New bill increases funding for low-income communities to reduce greenhouse gas emissions

Oakland resident Ted Tesfazghi intalls solar panels on his own roof. Photo courtesy of Grid Alternatives.

Oakland resident Ted Tesfazghi intalls solar panels on his own roof. Photo courtesy of Grid Alternatives.

California Governor Jerry Brown signed a bill in early September that could bring more clean energy projects—and jobs—to low-income communities like ones in Oakland that are struggling to reduce their greenhouse gas emissions.

In August, the state legislature had passed a slew of bills designed to combat climate change, including an ambitious commitment to slash greenhouse gas emissions by 40 percent below 1990 levels by 2030. One of these latest bills, Assembly Bill 1550, increases funding for low-income communities to make the necessary home and transportation upgrades, so the state can reach that goal.

Oakland stands to be a prime beneficiary because it has fallen behind the state in its efforts to reduce greenhouse gas emissions. According to the city’s latest Greenhouse Gas Emissions Report, emissions from buildings and energy actually rose by 4 percent from 2005 to 2013.

Steve Lautze, the city’s green development advisor, said that nearly 20 percent of residents are considered to be disadvantaged, meaning that they earn less than 80 percent of the average income in California.

Existing policies already set aside funds for those communities, but environmentalist groups charge that they have been inadequate. The projects and jobs the monies funded would sometimes be based outside of the communities, and there was not enough effort toward education and training of local technicians.

“I think Oakland has a great opportunity … to increase efforts to reduce its carbon footprint, to expand its clean energy resources, and all that while we’re promoting local jobs,” said Sachu Constantine, policy director for the environmental nonprofit group the Center for Sustainable Energy.

Pollution from gasoline and coal is a pressing issue for cities across the country because they trap heat in the earth’s atmosphere, causing global temperatures and sea levels to rise. Clean energy, like that from solar panels and wind turbines, can cut these emissions down because they rely on wind and sunrays to generate power, as opposed to dirtier fossil fuels.

While affluent neighborhoods can afford to invest in clean energy projects, lower income communities can’t, even though they are disproportionately at risk from the effects of the Earth’s changing climate.

Oakland has already begun to experience some of these effects, such as an increase in respiratory diseases linked to dirty air. According to the Oakland Berkeley Asthma Coalition, West Oakland residents are five times more likely to be hospitalized for asthma than the average California resident.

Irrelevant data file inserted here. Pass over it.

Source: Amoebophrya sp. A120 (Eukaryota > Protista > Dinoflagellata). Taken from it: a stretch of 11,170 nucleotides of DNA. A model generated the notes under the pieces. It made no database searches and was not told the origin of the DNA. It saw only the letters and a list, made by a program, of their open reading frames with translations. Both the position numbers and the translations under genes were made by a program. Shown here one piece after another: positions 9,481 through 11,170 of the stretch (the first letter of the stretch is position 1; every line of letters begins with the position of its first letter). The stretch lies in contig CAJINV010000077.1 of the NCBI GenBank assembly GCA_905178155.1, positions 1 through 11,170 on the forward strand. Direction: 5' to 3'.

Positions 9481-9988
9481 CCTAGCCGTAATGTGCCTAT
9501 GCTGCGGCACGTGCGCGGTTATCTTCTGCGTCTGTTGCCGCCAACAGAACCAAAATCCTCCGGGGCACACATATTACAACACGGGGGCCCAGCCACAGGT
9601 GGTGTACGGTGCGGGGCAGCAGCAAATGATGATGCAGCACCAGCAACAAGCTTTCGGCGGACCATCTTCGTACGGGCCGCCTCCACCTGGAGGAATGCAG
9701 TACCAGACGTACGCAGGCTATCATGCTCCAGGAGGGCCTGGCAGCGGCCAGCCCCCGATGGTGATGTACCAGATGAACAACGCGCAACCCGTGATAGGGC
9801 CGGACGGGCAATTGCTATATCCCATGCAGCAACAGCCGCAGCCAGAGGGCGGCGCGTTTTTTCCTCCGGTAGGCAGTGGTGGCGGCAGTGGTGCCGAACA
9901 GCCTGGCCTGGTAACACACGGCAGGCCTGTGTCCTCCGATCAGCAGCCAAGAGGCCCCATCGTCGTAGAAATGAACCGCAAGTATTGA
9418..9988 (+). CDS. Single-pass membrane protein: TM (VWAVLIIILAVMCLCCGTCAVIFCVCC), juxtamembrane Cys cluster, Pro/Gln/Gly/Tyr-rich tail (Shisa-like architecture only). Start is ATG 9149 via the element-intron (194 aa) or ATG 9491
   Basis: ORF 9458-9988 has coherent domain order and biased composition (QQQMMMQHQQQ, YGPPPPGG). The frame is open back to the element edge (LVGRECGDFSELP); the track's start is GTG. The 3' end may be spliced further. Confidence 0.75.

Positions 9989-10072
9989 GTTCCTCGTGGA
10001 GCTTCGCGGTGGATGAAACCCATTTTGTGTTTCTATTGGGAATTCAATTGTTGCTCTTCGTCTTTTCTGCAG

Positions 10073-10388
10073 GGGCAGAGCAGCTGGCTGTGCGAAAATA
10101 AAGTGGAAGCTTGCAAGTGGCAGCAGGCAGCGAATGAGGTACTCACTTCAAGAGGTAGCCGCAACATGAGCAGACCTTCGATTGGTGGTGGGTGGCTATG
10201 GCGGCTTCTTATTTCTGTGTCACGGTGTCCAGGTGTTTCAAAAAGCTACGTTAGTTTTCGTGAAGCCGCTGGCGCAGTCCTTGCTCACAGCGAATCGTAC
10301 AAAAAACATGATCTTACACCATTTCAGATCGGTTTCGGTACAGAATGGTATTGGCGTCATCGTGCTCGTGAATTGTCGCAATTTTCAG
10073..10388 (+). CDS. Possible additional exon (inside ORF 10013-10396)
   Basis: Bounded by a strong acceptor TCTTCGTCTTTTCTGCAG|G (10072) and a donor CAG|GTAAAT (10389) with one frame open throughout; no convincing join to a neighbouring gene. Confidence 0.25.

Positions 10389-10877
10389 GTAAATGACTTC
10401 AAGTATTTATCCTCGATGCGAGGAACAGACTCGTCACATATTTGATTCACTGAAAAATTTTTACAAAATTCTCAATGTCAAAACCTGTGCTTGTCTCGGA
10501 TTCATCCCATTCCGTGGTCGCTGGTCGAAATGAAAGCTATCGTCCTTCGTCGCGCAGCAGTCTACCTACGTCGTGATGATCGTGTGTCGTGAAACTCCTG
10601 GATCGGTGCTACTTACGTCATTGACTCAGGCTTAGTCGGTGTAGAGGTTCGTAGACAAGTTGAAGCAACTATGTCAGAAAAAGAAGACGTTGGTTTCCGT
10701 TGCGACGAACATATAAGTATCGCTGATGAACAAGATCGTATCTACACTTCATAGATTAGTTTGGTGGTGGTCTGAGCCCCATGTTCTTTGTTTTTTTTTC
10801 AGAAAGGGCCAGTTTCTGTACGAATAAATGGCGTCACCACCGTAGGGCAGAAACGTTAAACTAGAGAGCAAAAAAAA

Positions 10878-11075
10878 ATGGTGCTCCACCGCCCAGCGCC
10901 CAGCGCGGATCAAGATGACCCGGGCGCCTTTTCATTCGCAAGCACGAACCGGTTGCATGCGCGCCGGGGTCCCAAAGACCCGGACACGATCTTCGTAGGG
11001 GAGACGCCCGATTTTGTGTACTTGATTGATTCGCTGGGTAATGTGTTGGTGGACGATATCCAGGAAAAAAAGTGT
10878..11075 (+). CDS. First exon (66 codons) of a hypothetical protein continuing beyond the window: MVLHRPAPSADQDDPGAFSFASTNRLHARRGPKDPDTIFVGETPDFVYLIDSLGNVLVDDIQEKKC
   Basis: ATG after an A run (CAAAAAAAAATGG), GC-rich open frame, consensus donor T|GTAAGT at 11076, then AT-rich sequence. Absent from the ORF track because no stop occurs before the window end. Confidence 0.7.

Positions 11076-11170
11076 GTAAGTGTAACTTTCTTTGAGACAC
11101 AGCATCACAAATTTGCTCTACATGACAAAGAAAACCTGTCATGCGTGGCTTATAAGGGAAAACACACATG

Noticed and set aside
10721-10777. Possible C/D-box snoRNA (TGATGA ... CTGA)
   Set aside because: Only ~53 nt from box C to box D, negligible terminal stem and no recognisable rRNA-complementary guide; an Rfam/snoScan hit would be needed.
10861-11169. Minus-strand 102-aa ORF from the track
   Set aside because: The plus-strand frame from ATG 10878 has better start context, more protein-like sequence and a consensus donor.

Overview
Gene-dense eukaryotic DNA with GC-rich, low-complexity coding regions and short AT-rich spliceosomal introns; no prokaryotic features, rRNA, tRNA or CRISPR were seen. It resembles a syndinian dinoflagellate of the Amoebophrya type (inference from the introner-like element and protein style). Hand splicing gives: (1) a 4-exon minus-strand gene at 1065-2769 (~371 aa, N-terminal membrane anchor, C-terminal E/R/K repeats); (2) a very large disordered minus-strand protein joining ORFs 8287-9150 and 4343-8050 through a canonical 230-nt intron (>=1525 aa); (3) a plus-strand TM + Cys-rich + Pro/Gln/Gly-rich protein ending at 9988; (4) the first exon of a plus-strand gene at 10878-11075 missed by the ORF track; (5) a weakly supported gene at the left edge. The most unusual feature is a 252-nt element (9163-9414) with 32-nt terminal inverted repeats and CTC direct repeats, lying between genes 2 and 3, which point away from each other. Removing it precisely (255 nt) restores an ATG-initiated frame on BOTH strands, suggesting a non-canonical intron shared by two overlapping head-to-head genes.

During a hearing last April, California Assemblyman Jimmy Gomez (D-Los Angeles), who authored the bill, said new clean tech projects could help lift more Californians out of poverty. Constantine pointed out that an increase in clean energy projects located within the city could lead to more jobs.

Oakland’s burgeoning clean tech hub has already begun reaching out to community members through training programs that introduce residents to the clean energy industry. Non-profit group Grid Alternative, for example, uses state funds to train Oakland locals and install solar panels on roofs.

“It’s been a really powerful relationship for us,” said Grid Alternatives manager Mara Ervin, adding that she has been able to witness her clients improve their lives by saving money while cutting emissions. She said the solar installations will save Oakland families almost $7 million in energy cost savings and kill 13,600 tons of greenhouse gas emissions over 25 years.

Constantine believes the bill is just the first step. He said the only way for California to hit the government’s climate target will be to engage with low income communities on every level, from educating community members about the importance of sustainable energy to training residents on how the technology works.

“It’s not a handout that’s going to make the difference here, and I don’t think that’s what communities want,” said Constantine. “They want to be empowered to make good choices, and if this legislation helps, then it’s going to be a good thing.”

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